Farmers’ Market Week (3-10 August) is the only event of its kind in Canada. The festivities highlight the wonderful fresh food, artisan products and local crafts available at more than 40 markets province-wide. Rustik Magazine has teamed up with Farmers’ Markets of Nova Scotia to profile some of the vendors and producers that make up Nova Scotia’s vibrant markets.
Angie Oriana Jenkins, aka ‘Wolfville’s Belly Dancing Herbalist’
Sister Lotus Body Care Products, Belly Dance, & Herbal Education
Wolfville, Nova Scotia
1) What products do you sell and why?
I sell luscious all-natural body care products that nourish the mind, body and soul. I believe our bodies are our temples and that they deserve to be adorned with exotic-smelling herbal ingredients that work as ‘medicine’, which most of us need because of our stressed and busy lifestyles. By using the smells of essential oils, herbs and spices, I like to transport people to another time and place. Many of my products contain locally grown and harvested plants, some of which are from my own garden. My employees are other belly-dancing women who love to play with herbs.
2) If you could be compensated for your work with something other than money, what would it be?
I have done lots of bartering for my products and services! I have received everything from a truckload of manure (for my garden) to free paragliding trips in the jungles of Mexico. Other things/experiences I would like to trade for: antique furniture, wooden Adirondack chairs, dental work, travel…
3) What are your ideas for future pieces and artisanal works?
I have a great idea for the future! I’m not yet sure what I will call them, but I am thinking of making up some sort of Herbal Surprise Box, kind of like a CSA, that features all sorts of fun herbal items. They could be filled with body care products, herbal foods, dried or fresh plants, teas, spice blends, etc. Customers could pick their boxes up at the market, which would encourage them to support other local businesses too!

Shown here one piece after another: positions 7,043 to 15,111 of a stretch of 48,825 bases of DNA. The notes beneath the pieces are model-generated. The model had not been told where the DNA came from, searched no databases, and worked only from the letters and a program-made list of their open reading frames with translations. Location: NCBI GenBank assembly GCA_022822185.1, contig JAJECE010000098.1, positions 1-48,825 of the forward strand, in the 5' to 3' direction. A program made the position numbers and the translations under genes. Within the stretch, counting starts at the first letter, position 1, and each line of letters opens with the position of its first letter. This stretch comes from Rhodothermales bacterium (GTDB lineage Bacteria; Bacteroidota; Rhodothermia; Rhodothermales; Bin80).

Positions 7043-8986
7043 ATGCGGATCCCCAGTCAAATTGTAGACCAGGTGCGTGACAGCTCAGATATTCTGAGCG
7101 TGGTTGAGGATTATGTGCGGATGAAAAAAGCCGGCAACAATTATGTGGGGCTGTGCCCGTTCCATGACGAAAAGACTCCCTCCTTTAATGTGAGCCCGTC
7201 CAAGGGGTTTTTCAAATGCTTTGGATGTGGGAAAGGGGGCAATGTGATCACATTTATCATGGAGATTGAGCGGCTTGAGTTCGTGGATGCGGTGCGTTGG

4) What three items would you take to a desert island?
If I was stranded on a desert island and I could pick three herbal ingredients, they would be: 1) Lavender Essential Oil: it’s an antiseptic and takes the itch out of bug bites (mosquitoes love me!), plus it would help me sleep. 2) Ginger: for nausea/motion sickness, cramps, energy, colds/flus, warming. 3) Yarrow: to apply to cuts to stop bleeding.
5) How did you get into your line of work? Any advice for someone just starting out?
Herbology started out as a hobby for me. When I was growing up, a herbalist was basically a fairy tale character, a witch living in a cabin in the forest. I studied English Lit/French and was on my way to becoming a professor. While working on a Masters thesis on the poet Walt Whitman, I couldn’t help but listen to the message that resounded throughout his works: throw out the books, go listen to nature and to the plants. As one friend says, I am now ‘living my thesis’. Advice to someone starting on a similar path as a herbalist: It might not be the easiest way to earn a living. The rewards, however, are great! Your ‘work’ will feel more like play and you will sleep soundly knowing you were able to help people, animals, and the earth, on a daily basis.